Introducing solid foods to your baby is an exciting time! Every parent loves to see the facial expressions that come from tasting a new food. Some of them are looks of pure horror, while others are sheer excitement at the taste. For many new parents, the process of introducing baby food can seem daunting and filled with contradicting advice.
As a mother of three children, I have gone through the course of introducing food to my kids a few times. Each time is just as exciting as the last experience. I have learned a few tricks and tips to help make the process easier and less confusing.
7 things to know about introducing baby food
1. Figure out What Age to Introduce:
Most parents will receive conflicting advice about when to give their child baby food. The Plunket New Zealand advises parents to wait until their child are around six months of age. Introducing solids before four months increases the risk of weight gain and obesity. However, it is wise to speak to your paediatrician about your child.
There are some readiness signs you can look for in your child. He should be able to sit in a high chair or an infant seat with head control. Most babies love to watch their parents eat. Another readiness sign is a child that opens their mouth when they see food, or they may reach out to it.
Children need the ability to move food from the front of their mouth to their throat. If you give your child a bite of baby food and it comes back out, they may not be ready to start. Also, most pediatricians advise waiting until a child has doubled their birth weight before parents start solid foods.
2. First Foods:
Once you decide when to start solid foods, it is time to decide what to give them first! There are a lot of options.
Some start with baby cereal. However, I never chose rice cereal as a first food. There is no evidence that introducing in a particular order is advantageous.
Many parents start with vegetables because fruits are sweeter. They believe that introducing fruits first may cause a child to dislike the taste of veggies. Most commonly, I begin with giving my kids carrots. Some other great vegetable options are:
There is nothing wrong with opting to start fruits instead of vegetables! I commonly give fruits as the second or third food to my children. Their excitement with the first bite makes it worth having a camera nearby. Babies love fruits! Some common choices are:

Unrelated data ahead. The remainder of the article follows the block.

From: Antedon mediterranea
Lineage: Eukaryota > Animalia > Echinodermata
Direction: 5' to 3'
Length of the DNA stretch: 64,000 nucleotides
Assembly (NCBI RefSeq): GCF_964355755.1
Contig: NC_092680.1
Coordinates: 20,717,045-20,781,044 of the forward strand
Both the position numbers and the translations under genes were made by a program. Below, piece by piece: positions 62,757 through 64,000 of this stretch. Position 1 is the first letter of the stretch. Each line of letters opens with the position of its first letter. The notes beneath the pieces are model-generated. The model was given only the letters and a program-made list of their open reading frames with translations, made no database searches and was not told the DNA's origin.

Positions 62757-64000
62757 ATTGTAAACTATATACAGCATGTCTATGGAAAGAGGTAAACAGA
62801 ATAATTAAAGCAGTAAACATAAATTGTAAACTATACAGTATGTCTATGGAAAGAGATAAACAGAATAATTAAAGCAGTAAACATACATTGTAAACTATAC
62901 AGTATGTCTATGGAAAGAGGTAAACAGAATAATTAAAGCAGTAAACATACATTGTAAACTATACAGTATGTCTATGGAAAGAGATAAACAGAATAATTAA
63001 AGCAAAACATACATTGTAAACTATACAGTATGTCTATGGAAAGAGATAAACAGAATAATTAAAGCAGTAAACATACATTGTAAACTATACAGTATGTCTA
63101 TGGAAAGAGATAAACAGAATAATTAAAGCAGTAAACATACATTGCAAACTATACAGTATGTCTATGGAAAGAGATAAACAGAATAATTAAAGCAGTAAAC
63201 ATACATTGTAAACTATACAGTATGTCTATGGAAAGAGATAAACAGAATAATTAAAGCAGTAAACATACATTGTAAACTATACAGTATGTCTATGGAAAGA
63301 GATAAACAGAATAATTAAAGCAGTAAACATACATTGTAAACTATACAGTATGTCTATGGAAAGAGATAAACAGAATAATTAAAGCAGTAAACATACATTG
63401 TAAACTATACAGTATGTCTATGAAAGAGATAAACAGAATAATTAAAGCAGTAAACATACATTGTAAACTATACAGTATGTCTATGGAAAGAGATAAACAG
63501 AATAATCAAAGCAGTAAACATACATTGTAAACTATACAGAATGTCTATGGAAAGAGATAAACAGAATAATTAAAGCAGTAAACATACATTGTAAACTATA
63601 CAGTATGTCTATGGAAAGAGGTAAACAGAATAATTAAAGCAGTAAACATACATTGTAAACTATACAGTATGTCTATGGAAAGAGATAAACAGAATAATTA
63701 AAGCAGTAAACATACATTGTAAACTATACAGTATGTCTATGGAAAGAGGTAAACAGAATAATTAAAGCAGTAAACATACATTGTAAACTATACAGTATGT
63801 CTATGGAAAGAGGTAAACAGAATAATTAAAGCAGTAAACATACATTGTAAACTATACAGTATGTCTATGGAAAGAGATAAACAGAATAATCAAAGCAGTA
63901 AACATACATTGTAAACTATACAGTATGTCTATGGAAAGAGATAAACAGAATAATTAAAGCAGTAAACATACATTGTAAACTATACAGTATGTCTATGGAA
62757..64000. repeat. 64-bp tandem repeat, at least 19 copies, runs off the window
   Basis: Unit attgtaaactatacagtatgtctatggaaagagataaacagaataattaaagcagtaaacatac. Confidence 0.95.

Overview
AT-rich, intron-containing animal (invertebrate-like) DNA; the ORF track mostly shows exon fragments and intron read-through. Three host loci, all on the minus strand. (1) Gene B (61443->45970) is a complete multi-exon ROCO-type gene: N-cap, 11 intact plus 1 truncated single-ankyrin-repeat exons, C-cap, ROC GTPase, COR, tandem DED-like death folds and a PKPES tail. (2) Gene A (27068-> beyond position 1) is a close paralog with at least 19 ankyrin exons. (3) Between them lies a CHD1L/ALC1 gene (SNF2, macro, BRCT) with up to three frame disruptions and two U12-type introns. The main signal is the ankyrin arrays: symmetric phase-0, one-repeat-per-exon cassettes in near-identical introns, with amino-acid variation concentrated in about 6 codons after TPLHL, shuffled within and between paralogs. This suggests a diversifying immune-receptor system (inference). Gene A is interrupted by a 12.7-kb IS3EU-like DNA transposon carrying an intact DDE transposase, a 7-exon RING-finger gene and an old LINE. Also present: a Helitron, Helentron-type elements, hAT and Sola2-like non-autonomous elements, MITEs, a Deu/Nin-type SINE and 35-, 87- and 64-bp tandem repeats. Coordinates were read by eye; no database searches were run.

Opt for Homemade Baby Food
: Purchasing baby food is expensive. Our family chooses for organic baby food, and the cost could easily hit $5 or more each day. That means we could spend around $150 per month if we chose to use store bought baby food. Children tend to eat baby food for four to six months; that is a significant chunk of change!
Companies have blenders designed for making baby food. While they are nice, a standard blender or immersion blender can do the same thing. It is important to wash and steam many of the foods before blending. Parents can even buy refillable baby food pouches! I love the combinations I can make, like banana raspberries or chicken pot pie!
4. Breastfeeding and Solid Foods:
If you breastfeed your child, introducing baby food in the right order is important. Children need breastmilk until they are, at least, a year old. However, the World Health Organisation advocates for children to breastfed until two years old. If you introduce solids the wrong way, you risk losing some of your hard-earned milk supply.
What is the right way? The right way to introduce baby food is to remember the saying “under one, just for fun.” That means it is best to breastfeed your child first, then offer them baby food. If they are hungry, they will happily eat a few bites. If they are full of milk, they will turn their head.
5. Single Ingredients:
Food allergies are a common problem. You want to make sure you catch any reactions before they happen again. The best practice is to introduce single ingredients at a time. Introduce carrots and apples as separate foods. After three introductions, you will have a good idea if your child has any reactions. Once you are confident they aren’t allergic, you are free to give them apples and carrots mixed.
6. Gradual Introduction:
I start with a slow introduction to baby food. Instead of offering breakfast, I introduce baby food at lunch time, after their nap and breastfeeding. In the beginning, they may only take a few teaspoons of food. A lot of it will end up on their bibs or the food tray.
Once they eat two ounces at lunch, I offer two ounces at breakfast. Around this time, I give my children baby cereal. Instead of rice, I opted for baby oatmeal mixed with fruit and heated up. My kids always enjoy this! By the time they are nine to ten months, my child can eat two or three meals per day and up to four ounces of baby food at a time.
7. Finger Foods:
Many kids hate the texture of baby food. You may notice after a few weeks that they refuse baby food. It may be the texture. Introducing finger foods once they have mastered the ability to pick up is safe. Remember to watch your child carefully for choking. My second son refused baby food after eight months and only ate finger foods.
Introducing solid foods is one of my favourite things about the first year of my children’s lives. I love watching them experience new foods and finding the ones they prefer the most. It is a great time to bond with your baby and have some great laughs together. Your child is growing and is healthy! The start of baby food is a time to celebrate and to get ready for even more laundry.